My Agile 2015 Roundup

Agile 2015 was the week of Aug 3-7 this year. It was a great week. Here are the links to my interviews and talks. Interview with Dave Prior. We spoke about agile programs, continuous planning, and how you might use certifications. I made a little joke about measurement. Interview with Paul DuPuy of SolutionsIQ. We also spoke about agile programs. Paul had some interesting questions, one of which I was not prepared for. That’s okay. I answered it anyway. The slides from Scaling Agile Projects to Programs: Networks of Autonomy, Collaboration and Exploration. At some point, the Agile Alliance will post the video of this on their site. The slides from my workshop Agile Hiring: It’s a Team Sport. Because it was a workshop, there are built-in activities. You can try these where you work. My pecha kucha (it was part of the lightning talks) of Living an Agile Life. I hope you enjoy these. I had a great time at the conference....

Early Release of Agile and Lean Program Management Available

I have finished integrating comments from the early review of Agile and Lean Program Management: Scaling Collaboration Across the Organization. I decided that the book was good enough to release to the general public. I find it difficult to release books in progress. The in-progress part challenges my perfection rules. I also know that some of you who want this book will wait until it’s done, or worse, available in paper. However, since this is an agile and lean book, it seems nuts to not release it, even though it is not quite done. If you get the book, please send me comments about what confused you, what you thought was crazy, and anything else. Thanks so much!...

Do You Need a Degree to be Hired to Develop Software?

I retweeted a link to Here’s a Thing: There’s No Correlation Between a College Degree and Coding Ability. I was a bit surprised by some of the reactions to that link. One colleague said, “I question whether people who wait until a college assignment to learn to code have the same obsessive interest in the topic.” I was quite surprised. Back when I went to college, people didn’t have access to computers except in school. And, what about those of us who only discovered programming by accident, say our sophomore year in school (me), or a few years later (another colleague)? Would a hiring manager penalize us for not knowing about programming when we were 12? Do developers need an “obsessive” interest in programming? I don’t think so. When I hired developers, I looked for a number of preferences, qualities, and non-technical skills: Ability to learn our system fast Ability to get along with the rest of the team Ability to take feedback and provide feedback Problem-solving abilities in several domains: ways to look at both technical and non-technical tradeoffs More things depending on the role and environment Of course, I looked for technical skills also: Ability to explain their code to me and others We always did a technical audition, so we could see somebody’s technical skills at work Ability to explain how their code fit into the whole of the system they were working on at the time More things depending on the role and environment In all the time I hired developers (about 10 years), I never made a college degree a requirement. Nor did I make obsessive...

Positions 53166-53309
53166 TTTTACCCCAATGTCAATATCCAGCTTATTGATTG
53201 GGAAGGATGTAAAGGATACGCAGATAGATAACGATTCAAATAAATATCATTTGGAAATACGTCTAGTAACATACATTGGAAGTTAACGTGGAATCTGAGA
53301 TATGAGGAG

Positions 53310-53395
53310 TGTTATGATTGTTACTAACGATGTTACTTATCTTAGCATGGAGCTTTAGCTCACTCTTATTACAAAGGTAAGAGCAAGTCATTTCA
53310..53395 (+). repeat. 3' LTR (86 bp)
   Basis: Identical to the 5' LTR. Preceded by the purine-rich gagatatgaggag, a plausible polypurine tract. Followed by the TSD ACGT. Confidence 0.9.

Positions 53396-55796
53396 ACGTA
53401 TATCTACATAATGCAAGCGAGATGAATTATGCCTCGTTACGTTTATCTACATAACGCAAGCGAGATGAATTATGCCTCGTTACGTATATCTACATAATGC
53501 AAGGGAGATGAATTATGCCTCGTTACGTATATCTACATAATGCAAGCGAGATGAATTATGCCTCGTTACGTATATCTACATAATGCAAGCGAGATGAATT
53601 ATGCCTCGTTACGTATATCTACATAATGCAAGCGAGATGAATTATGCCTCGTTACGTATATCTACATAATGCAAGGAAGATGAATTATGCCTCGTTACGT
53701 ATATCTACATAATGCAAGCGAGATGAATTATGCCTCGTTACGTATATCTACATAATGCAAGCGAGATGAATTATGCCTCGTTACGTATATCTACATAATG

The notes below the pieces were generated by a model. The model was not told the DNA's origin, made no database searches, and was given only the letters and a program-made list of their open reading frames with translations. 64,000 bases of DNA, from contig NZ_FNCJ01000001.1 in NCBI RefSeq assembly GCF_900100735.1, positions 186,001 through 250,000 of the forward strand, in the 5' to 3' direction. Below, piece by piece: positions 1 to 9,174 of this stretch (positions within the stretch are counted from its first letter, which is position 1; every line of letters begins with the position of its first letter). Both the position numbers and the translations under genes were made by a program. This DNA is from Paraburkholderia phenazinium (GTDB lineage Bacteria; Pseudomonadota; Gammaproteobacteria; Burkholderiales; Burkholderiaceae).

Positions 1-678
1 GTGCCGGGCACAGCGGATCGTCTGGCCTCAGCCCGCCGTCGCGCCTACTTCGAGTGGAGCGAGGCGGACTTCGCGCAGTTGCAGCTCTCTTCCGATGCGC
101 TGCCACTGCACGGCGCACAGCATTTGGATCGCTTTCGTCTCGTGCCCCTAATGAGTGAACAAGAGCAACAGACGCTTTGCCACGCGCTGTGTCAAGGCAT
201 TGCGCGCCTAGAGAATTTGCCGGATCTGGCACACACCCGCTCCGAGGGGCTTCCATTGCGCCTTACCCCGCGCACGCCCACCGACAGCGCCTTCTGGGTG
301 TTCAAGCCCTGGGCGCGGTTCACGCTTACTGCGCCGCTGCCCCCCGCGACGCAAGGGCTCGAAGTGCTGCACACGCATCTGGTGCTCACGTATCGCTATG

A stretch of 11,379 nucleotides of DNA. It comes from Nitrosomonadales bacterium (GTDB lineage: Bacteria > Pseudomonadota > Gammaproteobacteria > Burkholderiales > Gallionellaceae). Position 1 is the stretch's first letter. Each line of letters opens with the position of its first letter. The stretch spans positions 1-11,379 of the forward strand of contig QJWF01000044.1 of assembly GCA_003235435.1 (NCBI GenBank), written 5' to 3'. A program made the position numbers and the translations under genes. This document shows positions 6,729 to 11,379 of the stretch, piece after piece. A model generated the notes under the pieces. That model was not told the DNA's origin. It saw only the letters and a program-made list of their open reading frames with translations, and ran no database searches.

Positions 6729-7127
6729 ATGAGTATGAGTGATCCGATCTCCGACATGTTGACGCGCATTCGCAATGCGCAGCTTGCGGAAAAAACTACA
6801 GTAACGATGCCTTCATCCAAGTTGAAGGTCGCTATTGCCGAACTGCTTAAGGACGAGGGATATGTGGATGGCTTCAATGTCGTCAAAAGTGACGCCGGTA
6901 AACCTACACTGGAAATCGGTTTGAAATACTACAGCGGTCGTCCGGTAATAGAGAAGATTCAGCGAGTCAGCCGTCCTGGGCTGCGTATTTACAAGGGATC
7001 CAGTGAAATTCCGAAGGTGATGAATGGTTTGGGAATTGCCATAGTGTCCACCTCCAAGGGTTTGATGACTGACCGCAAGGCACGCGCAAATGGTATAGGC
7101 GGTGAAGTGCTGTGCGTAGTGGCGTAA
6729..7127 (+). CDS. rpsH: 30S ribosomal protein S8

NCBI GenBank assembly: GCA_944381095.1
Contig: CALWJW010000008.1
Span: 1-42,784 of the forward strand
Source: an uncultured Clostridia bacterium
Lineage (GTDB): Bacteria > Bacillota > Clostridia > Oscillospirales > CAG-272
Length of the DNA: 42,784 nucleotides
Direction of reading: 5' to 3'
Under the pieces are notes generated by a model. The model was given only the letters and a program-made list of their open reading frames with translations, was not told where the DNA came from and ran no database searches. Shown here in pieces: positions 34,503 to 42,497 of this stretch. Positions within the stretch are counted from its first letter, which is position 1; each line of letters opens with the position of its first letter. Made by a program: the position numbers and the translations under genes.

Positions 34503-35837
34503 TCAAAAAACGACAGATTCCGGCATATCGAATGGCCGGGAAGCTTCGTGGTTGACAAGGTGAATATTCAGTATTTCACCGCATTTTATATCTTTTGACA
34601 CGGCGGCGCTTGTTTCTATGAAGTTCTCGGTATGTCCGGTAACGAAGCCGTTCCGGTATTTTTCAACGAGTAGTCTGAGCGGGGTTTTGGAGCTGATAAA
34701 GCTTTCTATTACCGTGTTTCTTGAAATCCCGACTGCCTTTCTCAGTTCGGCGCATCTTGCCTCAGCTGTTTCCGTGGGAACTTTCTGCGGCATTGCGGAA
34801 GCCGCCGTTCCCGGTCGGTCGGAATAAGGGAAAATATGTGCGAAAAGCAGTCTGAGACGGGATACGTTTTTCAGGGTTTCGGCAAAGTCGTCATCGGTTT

How to Hire for Cultural Fit Without Becoming Insular and Mediocre

Have you read The next thing Silicon Valley needs to disrupt big time: its own culture? If not, it talks about hiring processes where companies Hire people “just like us” Where candidates can’t tell they are on interviews Where, if you wear a suit, you might be disqualified, because, hey, we don’t wear suits here. No, it doesn’t count that you are the one interviewing There’s more, but this is all done in the name of “meritocracy” and “cultural fit.” You can call it cultural fit, but it’s not. It’s lazy interviewing. It’s bias against anyone who doesn’t look like us, sound like us, or is us, whomever us is. It creates an insular culture. It’s a shame, because for any challenging product and knowledge work, you need diverse teams and diverse ideas to work together, to collaborate to create a great product. I’ve said it, in Great People Create Great Products. Anita Wooley says you need women in Defend Your Research: What Makes a Team Smarter? More Women. If you read Diversity and Innovativeness in New Product Development Teams: Diversity can be a resource that helps to strengthen the innovativeness of a NPD team. On the other hand , diversity can act as a risk that leads to diminished team cohesiveness and thus obstructs innovativeness. I didn’t say it was easy. Here’s the problem: if you are creating a product for the marketplace, where the people don’t all look like you, you need to understand your market. You need to understand how those people think, how they use the product, and what they might want to buy. If...

Pragmatic Manager Posted: Time for a Decision

I published another Pragmatic Manager this week, Time for a Decision. It’s about program management decisions, and collaborating across the organization. Do you receive my Pragmatic Manager emails? If you think you are on my list, but are not receiving my emails, let me know. Some of you long-time subscribers are not receiving my emails because of your hosts. I am working on that. Some of you don’t subscribe yet. You can subscribe. I write something valuable at least once a month. I post the newsletter on my site when I get around to it, later. I hope you enjoy this newsletter. If you don’t already subscribe, I hope you decide to sign...